Started by godaigo, July 13, 2004, 07:48:11 PM

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Well before I ask this I have to admit I'm being kinda lazy and I haven't done more than play around with this a little bit. But here goes. I'm trying to hook up a Mac, a box with Mandrake Linux, and a box with Win2k into a LAN using only a 4-port Netgear hub. The internet connection is DSL. Ok the problem I have, and again I haven't tried running the linux box as a server yet (again lazy, but I figure this is probably what I'll have to do) is not getting them connected to the internet, but getting them to talk to each other. The main question I have is this: is there an EASY way to do this? (i.e. something I just completely overlooked).  ::)

I figure if no one reply's to this I'll consider it a kick in the butt and stop being lazy! Mostly I'm posting this because after a brief flurry of activity the board got really quite again! Cheers....
All's fair in Love and Brewing.

Well what have you tried exactly ?
Are they connected to the Internet yet ?

Not sure if this will help but (and sorry for the lack of organization or writing but I'm really not in the mood for making it perfect) ...

One easy way is to use a gateway (internet gateway) that does NAT.  You configure the router (most have a web based interface.. I haven't found many that allow you to do it by text unfortunately). as the main connection (that is, as if it was by itself..). Or you could use your linux box as this yes (a bit different than below of course).

Basically something like (assumig your ip is static)....

storing the name servers
the default gateway
the subnet mask..
the ip of the router is your actual ip

then you configure your puters with, say :

gateway = (or whatever the ip of the router is.. the internal ip)
the subnet mask is
the name servers are what they normally are
ip = internal ip of each individual puter.. in the 192.168.x.x range

If your ip is not static, you'll very likely have the option to configure it just slightly different.

Well I think you get the idea.
Hope that helps some.

If not, let us know and I'm sure someone can help.


"My Terminal is my Soul"

Hey Metty, thanks for the reply! I had considered that the easy way to do this was just to spend the $50 bucks and get a router, but thought that I would try and play around with the hub, you know? Basically the company said it couldn't be done, so it makes me want to figure this out. Maybe they're right, but you never know! The computers are all connected to the internet, I just can't log onto the internet with all of them at the same time. The more that I think about it though I probably do have to do something different. If I'm thinking about this right, my original idea was to have something like a client side setting enabled that would allow them to talk, but that doesn't seem really realistic does it? Anyway, I'll keep playing, but maybe I'll just break down and buy the router. Still I wonder if some sort of script would work, at least with the Linux and OS X boxes.... hmmm any idea's for that from anyone, feasibility etc.???? And thanks for the response Metty!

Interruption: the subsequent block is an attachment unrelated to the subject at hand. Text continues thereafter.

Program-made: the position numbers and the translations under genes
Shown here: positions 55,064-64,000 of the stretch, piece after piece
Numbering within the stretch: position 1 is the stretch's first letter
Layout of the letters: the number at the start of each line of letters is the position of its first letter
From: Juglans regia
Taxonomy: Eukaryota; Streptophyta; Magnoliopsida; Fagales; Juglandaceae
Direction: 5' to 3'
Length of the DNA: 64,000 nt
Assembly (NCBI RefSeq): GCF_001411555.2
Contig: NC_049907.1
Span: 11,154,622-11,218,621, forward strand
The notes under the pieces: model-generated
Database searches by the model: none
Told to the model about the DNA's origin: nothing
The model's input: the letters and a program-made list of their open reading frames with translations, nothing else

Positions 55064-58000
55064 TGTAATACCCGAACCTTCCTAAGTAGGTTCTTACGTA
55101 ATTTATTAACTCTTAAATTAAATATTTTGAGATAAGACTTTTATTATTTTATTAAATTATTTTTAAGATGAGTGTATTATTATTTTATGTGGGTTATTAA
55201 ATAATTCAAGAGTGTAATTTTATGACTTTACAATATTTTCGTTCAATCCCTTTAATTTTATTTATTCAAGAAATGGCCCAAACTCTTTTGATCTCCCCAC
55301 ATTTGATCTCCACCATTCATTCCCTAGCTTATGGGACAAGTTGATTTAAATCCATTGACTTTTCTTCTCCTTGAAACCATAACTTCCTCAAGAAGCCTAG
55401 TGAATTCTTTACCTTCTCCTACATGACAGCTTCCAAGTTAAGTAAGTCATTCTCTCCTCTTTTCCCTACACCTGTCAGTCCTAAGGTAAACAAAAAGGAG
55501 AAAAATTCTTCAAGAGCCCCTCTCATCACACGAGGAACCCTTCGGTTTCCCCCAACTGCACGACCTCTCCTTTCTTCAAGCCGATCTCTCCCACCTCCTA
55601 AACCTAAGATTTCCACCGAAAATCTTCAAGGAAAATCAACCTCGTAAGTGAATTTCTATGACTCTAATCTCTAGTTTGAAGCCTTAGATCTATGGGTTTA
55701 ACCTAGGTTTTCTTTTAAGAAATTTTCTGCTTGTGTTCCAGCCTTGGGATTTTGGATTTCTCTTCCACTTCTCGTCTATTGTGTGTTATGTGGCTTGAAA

All's fair in Love and Brewing.

Yeah.. it's the easiest way. I know what you mean though.

Of course, I dont know your network setup, but in BSD, there is the natd (nat daemon), and I can say if you look for something similar (or one of the ip tools already built in your distro) for linux you won't have to look too far. There are all sorts of different things you could do in relation to NAT, etc. If your linux box has two NICs then you could use one going into the hub and one going into your connection (which in essence will get what you want and would work just like the router more or less). I think if you play with it you can get it, but indeed the router is probably the easiest way.

Hope that helps.

"My Terminal is my Soul"

Thanks again Metty, I might just take your advice and try to use the linux box as the router, more fun to configure, etc. I don't know I'll have to see though. If I don't get motivated though, maybe I'll just have to take the easy way out and spend! Cheers....
All's fair in Love and Brewing.

Quick question. What OS is on the Mac? 10 or Classic?
"A well known hacker is a good hacker, an unknown hacker is a great hacker..."

I don't care what your parents told you, you aren't special.
  • https://github.com/tazinator

It's OS 10 so I could just go through the command line I assume although I haven't done that yet....
All's fair in Love and Brewing.

Why not just get yourself an old 486 and boot PicoBSD from floppy to it... What is PicoBSD you ask?  http://thewall.sourceforge.net/

*** Sleep: A completely inadequate substitute for caffeine. ***

That looks pretty cool... I assume they're referencing the pico editing program?  ;D I'll have to see if I can get some surplus pc's somewhere and give this a try. Not to mention it would be good to give BSD a shot again. I played with it for a while a couple years ago (I think I posted on it) but gave up while I was working with linux. Thanks again Uneek!
All's fair in Love and Brewing.

Another alternative to picobsd is closedbsd.

alt email address: wilnix@hackphreak.org

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